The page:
Apparently announcing my pregnancy has opened the flood gates to unsolicited comments about my body. First off, I’ll say that announcing the pregnancy was fun and the messages of congratulations and well wishes were touching. Here’s how I announced on Facebook:
The journey was longer than anticipated, but we are thrilled to announce that I’m knocked up, expecting, in a family way, baking a bun in my oven, in a delicate condition, eating for two, with child . . . Baby W is due November 3!
And here’s what J posted (facetiously):
It’s true. I am going to be a father unless Maury Povich tells me otherwise.
I told some coworkers first thing on Wednesday morning. The were very excited as they knew about the struggles we were having. I had to see a client right after, so I didn’t get to talk to anyone else. Once I was done with my client, I was told that some other employees in different departments wanted to see me, to ask me questions. The way it was said, it was pretty obvious that they were catching on. I figured they were catching on to the buzz around the office, but apparently it was due to how I look. One person said she wondered weeks ago because there was a “pregnant look” to my face (I assume she means a glow and not a rounder face and acne). Another coworker, the school librarian, had self-elected to ask me if I was pregnant since a group of them were whispering and wondering. She didn’t get the chance because I heard and approached her. When I confirmed the pregnancy and told her I was (at the time) 11.5 weeks, she was floored. She asked if I took fertility drugs (she saw me taking my herbs before and I told her why). I said no. Anticipating her response, I also threw in that I was only having one baby. She replied, “Are you sure?!” Now this woman is great! She is hilarious and straightforward. I could (mostly) laugh off their comments, but I felt a bit self-conscious that my bump is probably larger than most at this point (I think I’m extra bloated in the above picture). Another woman, who I also really like, told me I am huge today. I playfully gave her a hard time. I also relayed the story below (sorry for the lack of chronological accuracy). Another pregnant coworker told me to prepare for lots of rude comments and that at 6 months, she has been asked when she’s due since it “must be any day now.”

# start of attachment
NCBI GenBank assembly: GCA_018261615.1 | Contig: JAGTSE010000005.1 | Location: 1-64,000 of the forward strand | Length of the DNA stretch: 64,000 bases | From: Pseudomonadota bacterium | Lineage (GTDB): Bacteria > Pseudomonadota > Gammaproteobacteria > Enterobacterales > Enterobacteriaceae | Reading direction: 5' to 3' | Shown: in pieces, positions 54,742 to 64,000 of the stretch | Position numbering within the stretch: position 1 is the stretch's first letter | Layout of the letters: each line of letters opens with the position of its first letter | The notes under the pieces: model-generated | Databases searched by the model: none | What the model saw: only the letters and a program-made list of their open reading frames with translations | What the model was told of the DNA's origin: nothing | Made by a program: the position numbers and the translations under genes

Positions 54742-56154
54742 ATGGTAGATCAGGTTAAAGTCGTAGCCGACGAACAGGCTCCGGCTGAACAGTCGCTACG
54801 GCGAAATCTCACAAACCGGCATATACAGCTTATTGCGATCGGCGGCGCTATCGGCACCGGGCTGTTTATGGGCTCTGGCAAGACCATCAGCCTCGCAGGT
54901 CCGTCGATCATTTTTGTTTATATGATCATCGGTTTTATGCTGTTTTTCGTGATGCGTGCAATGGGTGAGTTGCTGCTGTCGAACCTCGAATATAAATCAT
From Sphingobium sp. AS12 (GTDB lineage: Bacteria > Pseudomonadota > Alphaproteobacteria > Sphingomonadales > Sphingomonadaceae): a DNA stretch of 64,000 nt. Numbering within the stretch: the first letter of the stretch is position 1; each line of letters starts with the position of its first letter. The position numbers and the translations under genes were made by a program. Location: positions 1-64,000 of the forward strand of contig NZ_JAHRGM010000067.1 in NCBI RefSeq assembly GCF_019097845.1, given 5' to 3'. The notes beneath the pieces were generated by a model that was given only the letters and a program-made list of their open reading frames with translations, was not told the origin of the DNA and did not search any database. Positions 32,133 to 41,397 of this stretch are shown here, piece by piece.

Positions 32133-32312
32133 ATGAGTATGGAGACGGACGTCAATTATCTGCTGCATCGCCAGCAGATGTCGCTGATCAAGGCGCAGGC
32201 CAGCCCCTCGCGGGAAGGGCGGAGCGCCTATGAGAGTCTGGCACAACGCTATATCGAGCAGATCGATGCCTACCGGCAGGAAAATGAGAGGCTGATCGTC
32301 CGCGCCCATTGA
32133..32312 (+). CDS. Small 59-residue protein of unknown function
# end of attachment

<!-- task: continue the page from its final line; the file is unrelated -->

On the weekend, J and I went to Jasper, AB (in the Rocky Mountains . . . . soooo beautiful!) for his work event. J proudly introduced me and announced that I am carrying his first child. When people asked how far along I am, I felt a little embarrassed that I couldn’t say I was further along. I felt like my stomach and my week count were incongruous. I am not ashamed of my bump. I love it actually, but comments from others have made me feel self-conscious and worried that I’m growing too much too fast. This all came to a head at a company dinner. It was an upscale, 4-course meal. The dress I wore is fitted and my bump was visible. At the end of the day, following a big meal, I was likely extra bloated. I got up to use the restroom. When I returned to my seat, a VP with my husband’s company came over to say that our baby will be huge since I’m only 3 months and already so big. He kept going and going. Others around us could hear him and they could see my face. I could feel myself blush. I have never felt so humiliated. Once he finally left us alone, J turned to me and said, “That was more insulting than anything wasn’t it?” I was fighting back tears and his comment was enough to set me off. I tried to hide it and I hope I was successful as I would hate for J’s coworkers to see me in tears. We left and walked back to our room. When we got inside, I went to the bathroom and began sobbing. J must have heard me because he knocked on the door, looked at me with concern, held out his arms and said, “I don’t agree with him.” It took me awhile to let go of the humiliated feeling. I was still concerned about it when I put my dress on for the gala the next night. I was worried that I would look huge again! Maybe all of that sounds horribly vain. At the end of the day, I will blow up as much as needed to ensure a healthy, living baby. But all of this drove home the idea that if you wouldn’t say it to a non-pregnant woman, don’t say it to a pregnant woman. We care about body image too and it can be hard to come to terms with all the changes that are going on, even when they are miraculous.